Many people are asking: why won’t Americans vote for a third party? But in response we say: what third party? There is nothing on offer in these elections for the majority of working class Americans. What is required is a mass workers’ party which openly stands in defence of the interests of the working class. Such a party would face all kinds of difficulties, but the enormous pressure of the ruling class against the development of a mass workers’ party would be countered by the millions of US workers who would rally to its banner. That such a party could be created cannot be doubted after witnessing the Sanders movement. And that there would be a revolutionary wing of such a party, basing itself on Marxist ideas and fighting for the fundamental transformation of society, is also guaranteed.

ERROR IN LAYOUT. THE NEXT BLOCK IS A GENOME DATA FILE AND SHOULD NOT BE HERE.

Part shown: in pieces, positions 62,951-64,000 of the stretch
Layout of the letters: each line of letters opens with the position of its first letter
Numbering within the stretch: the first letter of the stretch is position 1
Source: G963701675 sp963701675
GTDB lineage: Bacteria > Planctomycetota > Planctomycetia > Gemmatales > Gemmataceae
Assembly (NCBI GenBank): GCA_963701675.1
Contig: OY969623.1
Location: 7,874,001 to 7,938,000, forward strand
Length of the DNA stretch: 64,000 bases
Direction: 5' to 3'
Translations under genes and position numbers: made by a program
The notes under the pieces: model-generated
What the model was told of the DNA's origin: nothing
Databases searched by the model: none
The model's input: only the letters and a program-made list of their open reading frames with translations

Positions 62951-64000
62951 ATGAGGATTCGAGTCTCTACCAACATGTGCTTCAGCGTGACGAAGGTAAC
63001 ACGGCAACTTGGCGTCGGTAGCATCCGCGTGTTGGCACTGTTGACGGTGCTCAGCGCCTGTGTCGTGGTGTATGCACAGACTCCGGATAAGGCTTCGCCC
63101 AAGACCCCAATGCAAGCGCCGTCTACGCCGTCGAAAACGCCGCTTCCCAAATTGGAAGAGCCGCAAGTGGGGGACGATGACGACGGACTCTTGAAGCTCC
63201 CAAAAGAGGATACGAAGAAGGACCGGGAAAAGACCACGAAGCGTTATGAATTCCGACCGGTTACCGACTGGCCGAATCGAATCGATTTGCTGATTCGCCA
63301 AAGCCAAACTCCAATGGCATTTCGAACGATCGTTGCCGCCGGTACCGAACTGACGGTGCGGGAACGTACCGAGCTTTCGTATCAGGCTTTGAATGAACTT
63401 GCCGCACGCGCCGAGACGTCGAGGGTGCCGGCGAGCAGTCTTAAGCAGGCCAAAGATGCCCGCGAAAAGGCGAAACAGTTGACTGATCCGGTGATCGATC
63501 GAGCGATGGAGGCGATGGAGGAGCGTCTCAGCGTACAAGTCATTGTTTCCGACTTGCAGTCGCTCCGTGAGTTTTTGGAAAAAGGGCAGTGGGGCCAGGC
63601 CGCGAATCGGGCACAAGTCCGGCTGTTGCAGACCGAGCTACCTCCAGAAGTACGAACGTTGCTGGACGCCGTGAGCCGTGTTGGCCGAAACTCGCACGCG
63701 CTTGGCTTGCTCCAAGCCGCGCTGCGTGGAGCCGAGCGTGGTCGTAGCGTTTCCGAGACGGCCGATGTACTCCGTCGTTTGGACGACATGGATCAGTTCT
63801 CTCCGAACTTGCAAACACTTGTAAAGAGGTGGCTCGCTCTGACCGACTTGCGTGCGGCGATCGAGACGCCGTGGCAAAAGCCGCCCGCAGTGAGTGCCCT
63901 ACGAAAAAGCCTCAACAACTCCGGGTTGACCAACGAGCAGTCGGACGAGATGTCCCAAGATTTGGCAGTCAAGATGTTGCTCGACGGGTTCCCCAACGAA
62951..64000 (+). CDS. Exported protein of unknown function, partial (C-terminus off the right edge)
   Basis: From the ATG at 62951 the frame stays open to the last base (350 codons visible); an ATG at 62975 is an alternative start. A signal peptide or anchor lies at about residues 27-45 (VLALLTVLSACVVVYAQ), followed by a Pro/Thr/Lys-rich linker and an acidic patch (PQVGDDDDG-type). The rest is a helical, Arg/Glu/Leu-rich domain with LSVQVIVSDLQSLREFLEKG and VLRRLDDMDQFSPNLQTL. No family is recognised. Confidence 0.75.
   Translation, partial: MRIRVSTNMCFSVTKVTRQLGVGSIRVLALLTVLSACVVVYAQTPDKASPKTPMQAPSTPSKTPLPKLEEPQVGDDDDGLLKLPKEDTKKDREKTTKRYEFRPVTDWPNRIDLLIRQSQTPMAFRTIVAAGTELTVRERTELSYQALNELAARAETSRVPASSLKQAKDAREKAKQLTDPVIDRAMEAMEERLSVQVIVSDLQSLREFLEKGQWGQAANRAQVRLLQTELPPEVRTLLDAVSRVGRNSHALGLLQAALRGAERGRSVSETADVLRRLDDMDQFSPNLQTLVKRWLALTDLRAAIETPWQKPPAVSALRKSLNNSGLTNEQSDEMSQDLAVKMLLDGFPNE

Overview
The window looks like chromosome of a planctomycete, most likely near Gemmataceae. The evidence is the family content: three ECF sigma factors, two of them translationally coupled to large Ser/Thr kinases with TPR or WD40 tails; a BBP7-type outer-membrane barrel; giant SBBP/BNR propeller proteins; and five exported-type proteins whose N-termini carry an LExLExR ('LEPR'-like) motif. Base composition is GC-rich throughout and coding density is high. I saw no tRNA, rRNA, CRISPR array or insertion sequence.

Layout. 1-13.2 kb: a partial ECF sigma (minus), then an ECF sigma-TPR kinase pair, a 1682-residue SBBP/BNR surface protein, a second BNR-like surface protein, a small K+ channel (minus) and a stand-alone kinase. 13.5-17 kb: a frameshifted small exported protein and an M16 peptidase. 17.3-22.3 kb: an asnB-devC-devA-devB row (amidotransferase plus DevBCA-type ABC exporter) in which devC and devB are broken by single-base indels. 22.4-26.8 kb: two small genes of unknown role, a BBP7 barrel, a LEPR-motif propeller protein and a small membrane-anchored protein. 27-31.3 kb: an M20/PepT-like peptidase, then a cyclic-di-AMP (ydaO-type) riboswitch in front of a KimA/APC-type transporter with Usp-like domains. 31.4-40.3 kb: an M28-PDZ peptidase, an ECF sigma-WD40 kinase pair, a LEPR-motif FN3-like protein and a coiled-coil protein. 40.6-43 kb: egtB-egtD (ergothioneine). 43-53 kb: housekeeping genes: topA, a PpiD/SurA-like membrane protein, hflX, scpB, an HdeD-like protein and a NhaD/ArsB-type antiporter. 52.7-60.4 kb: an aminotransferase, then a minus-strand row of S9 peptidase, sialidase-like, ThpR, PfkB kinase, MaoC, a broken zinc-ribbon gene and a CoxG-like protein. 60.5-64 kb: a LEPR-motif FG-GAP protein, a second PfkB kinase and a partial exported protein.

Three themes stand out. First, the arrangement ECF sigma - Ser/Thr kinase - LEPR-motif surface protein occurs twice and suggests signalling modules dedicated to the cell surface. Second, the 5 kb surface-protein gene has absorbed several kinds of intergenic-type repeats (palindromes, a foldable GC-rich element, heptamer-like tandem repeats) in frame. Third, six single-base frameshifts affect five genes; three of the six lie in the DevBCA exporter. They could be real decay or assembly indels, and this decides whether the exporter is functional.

Young people and conscious workers around the United States are radicalizing. More and more of these layers are becoming politically conscious and active in the wake of movements such as Occupy Wall Street and Black Lives Matter. The movement around Bernie Sanders’ campaign is one of them. He brought to the fore that the 62 richest people on planet earth own as much as the poorest 3.6 billion; the top 1% owns more than the bottom 99%, and the top one-tenth of 1% own almost as much as the bottom 90%. These types of statistics have radicalized youth around the globe. But Bernie Sanders was unable to offer a real alternative, partly because he maintained that capitalism could be reformed into something better, which flies in the face of the facts about the nature and depth of this crisis and the experience of Syriza in Greece and Hollande in France. This is in addition to his betrayal and capitulation to the Democrats by endorsing Hillary Clinton. By doing this he has embraced the establishment whose corruption he exposed to hundreds of thousands across the Unites States. Just like Pandora’s Box, the lid cannot be closed on the political movement that erupted around Sanders and his anti-establishment ideas. There will be new waves of protest with a much higher political consciousness thanks to the Sanders phenomenon.